Maryland Dems Push Early Voting, Rev Up Obama Vols
Top Maryland Democrats, including Sen. Benjamin L. Cardin, U.S. Rep. Donna F. Edwards and Prince George's County Executive Jack B. Johnson, joined at Sen. Barack Obama's Prince George's headquarters today to urge Maryland voters to approve a constitutional amendment that would allow early voting in the state.
Question 1 on Tuesday's ballot will ask voters to allow the General Assembly to adopt procedure to allow voting on 10 days in the two weeks before the first Tuesday in November. If approved, Maryland would join 36 other states that allow early voting.
The political leaders, who also included State Sen. David C. Harrington, Sen. C. Anthony Muse and Del. Barbara Frush, predicted lengthy lines at the polls in Prince George's on Tuesday. Some estimates indicate as many as 130,000 more voters could cast ballots Tuesday than did in Prince George's four years ago. Many county polling stations have seen lengthy lines in past elections, including waiting times that have extended well after polls close at 8 p.m.
"Voters should have the opportunity to vote when it's convenient," Cardin said. "We lose voters every year who intend to vote but have to leave the voting line because of how long it is."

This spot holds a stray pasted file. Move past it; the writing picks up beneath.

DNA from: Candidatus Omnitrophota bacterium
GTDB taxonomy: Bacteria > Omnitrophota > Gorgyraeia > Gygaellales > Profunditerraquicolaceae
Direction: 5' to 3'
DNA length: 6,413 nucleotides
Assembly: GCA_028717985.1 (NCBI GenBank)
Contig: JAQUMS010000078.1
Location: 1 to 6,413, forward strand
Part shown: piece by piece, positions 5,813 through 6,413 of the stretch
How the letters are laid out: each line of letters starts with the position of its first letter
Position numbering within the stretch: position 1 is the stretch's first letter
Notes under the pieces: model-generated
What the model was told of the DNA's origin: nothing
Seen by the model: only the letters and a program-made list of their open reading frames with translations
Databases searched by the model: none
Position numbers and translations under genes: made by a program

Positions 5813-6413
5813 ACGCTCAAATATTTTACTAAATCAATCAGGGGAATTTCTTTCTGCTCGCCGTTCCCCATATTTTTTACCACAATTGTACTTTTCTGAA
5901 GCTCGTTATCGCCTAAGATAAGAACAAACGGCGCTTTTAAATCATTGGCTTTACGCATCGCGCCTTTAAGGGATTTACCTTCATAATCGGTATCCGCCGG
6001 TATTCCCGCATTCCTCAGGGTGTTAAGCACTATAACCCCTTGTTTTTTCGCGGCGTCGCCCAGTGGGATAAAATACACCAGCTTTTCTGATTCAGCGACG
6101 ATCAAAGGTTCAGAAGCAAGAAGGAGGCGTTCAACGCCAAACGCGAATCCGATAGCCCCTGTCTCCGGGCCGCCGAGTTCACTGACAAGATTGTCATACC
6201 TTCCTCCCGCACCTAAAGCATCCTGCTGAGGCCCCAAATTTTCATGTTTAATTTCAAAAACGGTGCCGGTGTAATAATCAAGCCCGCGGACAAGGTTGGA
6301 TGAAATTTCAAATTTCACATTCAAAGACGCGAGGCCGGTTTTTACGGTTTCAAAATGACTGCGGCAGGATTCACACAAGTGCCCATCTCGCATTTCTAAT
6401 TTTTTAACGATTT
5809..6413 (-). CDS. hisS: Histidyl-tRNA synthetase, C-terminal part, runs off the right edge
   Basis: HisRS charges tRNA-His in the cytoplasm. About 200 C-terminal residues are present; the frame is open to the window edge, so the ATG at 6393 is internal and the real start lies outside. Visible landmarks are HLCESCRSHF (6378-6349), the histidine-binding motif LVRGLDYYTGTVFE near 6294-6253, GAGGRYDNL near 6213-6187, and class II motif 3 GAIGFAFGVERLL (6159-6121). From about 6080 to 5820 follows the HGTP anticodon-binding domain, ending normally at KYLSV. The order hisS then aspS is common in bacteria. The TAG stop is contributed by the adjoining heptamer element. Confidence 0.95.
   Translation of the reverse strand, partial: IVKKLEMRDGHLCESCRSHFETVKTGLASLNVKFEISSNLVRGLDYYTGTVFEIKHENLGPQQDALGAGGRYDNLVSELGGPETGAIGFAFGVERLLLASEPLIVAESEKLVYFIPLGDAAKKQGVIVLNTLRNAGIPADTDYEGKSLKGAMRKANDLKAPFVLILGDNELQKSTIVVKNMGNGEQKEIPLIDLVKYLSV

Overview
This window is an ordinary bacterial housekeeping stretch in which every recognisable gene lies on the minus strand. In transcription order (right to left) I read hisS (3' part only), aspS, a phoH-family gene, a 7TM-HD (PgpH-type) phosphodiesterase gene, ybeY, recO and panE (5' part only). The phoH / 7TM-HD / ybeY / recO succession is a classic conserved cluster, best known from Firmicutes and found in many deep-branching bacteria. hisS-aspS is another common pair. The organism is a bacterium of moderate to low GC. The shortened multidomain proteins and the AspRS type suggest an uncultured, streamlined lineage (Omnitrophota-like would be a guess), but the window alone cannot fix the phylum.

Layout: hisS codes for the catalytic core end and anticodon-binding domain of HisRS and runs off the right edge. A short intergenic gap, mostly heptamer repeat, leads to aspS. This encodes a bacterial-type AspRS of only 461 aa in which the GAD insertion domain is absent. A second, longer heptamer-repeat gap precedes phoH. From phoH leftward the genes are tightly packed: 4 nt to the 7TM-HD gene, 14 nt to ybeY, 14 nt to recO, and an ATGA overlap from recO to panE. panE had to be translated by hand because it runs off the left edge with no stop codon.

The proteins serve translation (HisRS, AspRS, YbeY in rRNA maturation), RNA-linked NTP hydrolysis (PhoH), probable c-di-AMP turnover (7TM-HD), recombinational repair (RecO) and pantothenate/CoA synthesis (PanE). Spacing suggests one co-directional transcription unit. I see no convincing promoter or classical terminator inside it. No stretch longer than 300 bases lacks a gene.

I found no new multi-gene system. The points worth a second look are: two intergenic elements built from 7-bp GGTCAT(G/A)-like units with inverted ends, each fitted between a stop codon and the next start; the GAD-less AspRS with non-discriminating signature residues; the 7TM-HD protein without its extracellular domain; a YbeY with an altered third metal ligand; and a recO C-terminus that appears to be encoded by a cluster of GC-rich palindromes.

Johnson recalled visiting a Prince George's polling place at 6 p.m. on Election Day in 2006 to find hundreds of voters still waiting in line in the freezing rain.
"I know we lost quite a number of voters that day," Johnson said. "I know they would have voted much earlier had we given them the opportunity to vote."
To ease lines, Johnson said he three weeks ago authorized the county to spend $900,000 to buy 300 more e-poll machines, used to check-in voters arriving at polls.
Before holding the early voting news conference, the leaders visited with a group of several dozen Obama volunteers, attempting to pump them up as they gathered to make calls for the presidential campaign.
"This is our time--Tuesday is our day!" Cardin told the group. "But we can't let up!"
Asked by a volunteer whether Gov. Martin O'Malley (D) might attempt to hold polls open past 8 p.m. to accomodate more voters, Cardin said that he believes O'Malley is now "looking" at his options on the issue. Polls in Maryland can be kept open only by court order, but Cardin said he believes O'Malley is examining whether to ask courts to order polls to stay open later.
October 30, 2008; 2:18 PM ET
Categories: 2008 Elections , Prince George's County , Rosalind Helderman
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